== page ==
By Daniel Hunter
Footfall in May was 0.7% lower than a year ago, down from the 1.0% rise in April. Footfall in out-of-town locations continued its good performance from April, rising 1.2% in May compared with a year ago, its best performance since November 2012.
The high street (-1.0%) and shopping centre (-1.7%) locations both reported footfall below the UK average. The hardest hit parts of the UK were Northern Ireland (-3.1%), the West Midlands (-2.9%) and East Midlands (-2.6%).
Helen Dickinson, British Retail Consortium Director General, said: "On the surface these figures are fairly flat, but they're masking widespread regional variations and only two areas in England — Greater London and the East — are showing positive footfall growth compared with May 2012. As the recent unemployment figures highlighted, the outlook in terms of job prospects and economic growth is by no means ‘one size fits all' across the UK.
"While footfall saw a slight drop compared with May 2012, the month's respectable sales growth suggests that conversion rates were good: people made fewer trips but responded well to good deals, especially on value ranges and seasonal promotions. Where there was a little growth, retail parks led the way and this could explain why furniture — most commonly sited out of town — was the month's best performing category according to our Retail Sales Monitor.
"Now that we're into June, retailers will be hoping that summer sales and sunshine will make for a stronger showing next time."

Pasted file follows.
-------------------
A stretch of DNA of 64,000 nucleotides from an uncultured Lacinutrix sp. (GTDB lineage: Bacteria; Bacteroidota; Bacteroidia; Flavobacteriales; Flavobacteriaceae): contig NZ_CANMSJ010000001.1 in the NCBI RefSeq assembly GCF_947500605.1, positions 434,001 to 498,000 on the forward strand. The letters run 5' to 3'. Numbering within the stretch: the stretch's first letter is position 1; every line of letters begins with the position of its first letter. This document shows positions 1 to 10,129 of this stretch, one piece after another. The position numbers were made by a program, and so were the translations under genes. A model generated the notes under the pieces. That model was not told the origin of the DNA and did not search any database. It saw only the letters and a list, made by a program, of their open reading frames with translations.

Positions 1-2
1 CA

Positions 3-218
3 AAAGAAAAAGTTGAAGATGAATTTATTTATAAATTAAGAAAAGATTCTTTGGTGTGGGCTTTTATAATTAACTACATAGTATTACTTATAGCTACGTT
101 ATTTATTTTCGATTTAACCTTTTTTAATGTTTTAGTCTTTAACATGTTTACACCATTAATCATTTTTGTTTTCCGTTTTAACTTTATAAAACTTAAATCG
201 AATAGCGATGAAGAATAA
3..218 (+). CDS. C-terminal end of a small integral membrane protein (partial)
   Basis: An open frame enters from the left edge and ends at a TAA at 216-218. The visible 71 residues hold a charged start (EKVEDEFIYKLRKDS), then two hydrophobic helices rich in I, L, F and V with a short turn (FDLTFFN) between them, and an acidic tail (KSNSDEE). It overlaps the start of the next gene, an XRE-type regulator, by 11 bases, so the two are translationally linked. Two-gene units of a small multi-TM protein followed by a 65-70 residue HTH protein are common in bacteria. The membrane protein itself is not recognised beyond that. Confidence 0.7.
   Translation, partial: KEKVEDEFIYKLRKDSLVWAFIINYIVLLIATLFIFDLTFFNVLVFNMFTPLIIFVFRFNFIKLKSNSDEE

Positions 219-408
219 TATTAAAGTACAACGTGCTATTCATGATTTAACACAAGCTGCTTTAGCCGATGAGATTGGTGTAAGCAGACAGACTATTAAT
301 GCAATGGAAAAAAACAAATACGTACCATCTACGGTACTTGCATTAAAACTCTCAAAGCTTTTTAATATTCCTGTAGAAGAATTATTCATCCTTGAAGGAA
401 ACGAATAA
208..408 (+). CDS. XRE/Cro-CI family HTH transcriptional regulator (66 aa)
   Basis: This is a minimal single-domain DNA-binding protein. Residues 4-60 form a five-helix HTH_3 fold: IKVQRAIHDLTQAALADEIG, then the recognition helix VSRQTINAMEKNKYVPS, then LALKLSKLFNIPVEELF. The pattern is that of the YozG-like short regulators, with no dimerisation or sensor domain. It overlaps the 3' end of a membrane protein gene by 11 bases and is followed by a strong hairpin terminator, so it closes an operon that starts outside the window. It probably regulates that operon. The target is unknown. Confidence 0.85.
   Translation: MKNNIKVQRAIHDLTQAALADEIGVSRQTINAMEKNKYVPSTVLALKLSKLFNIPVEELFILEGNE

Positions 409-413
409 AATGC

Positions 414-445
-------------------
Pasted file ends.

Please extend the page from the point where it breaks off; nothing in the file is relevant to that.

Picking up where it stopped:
Diane Wehrle, Retail Insights Director at Springboard, said: "Footfall across all retail locations over the past few months has definitely been proving to be very volatile, particularly in high streets, which fell by 7 per cent in March, rising by 3.4 per cent in April and declining by 1 in per cent in May.
"Shopping centres fared worse in May than in April, with a drop in footfall of 1.7 per cent. At first glance, only out of town shopping destinations seem to be bucking the trend with an increase of 1.2 per cent across the UK.
"Two key trends are emerging in high streets that are affecting their performance. Firstly, footfall in regional cities is increasing whilst it is dropping in smaller towns, indicating that shoppers are increasingly gravitating towards larger destinations. Secondly, footfall outside of retail trading hours is increasing whilst declining over the daytime period. At least in part this is likely to account for the adverse performance of shopping centres, the majority of which have a very modest leisure offer.
"Town centres benefit from greater diversity than the majority of shopping centres, and the evening economy is clearly protecting and insulating the high street. This reflects the feedback we are receiving from town centre managers who state that by far the strongest demand for units is from food and beverage occupiers who operate outside of retail trading hours."
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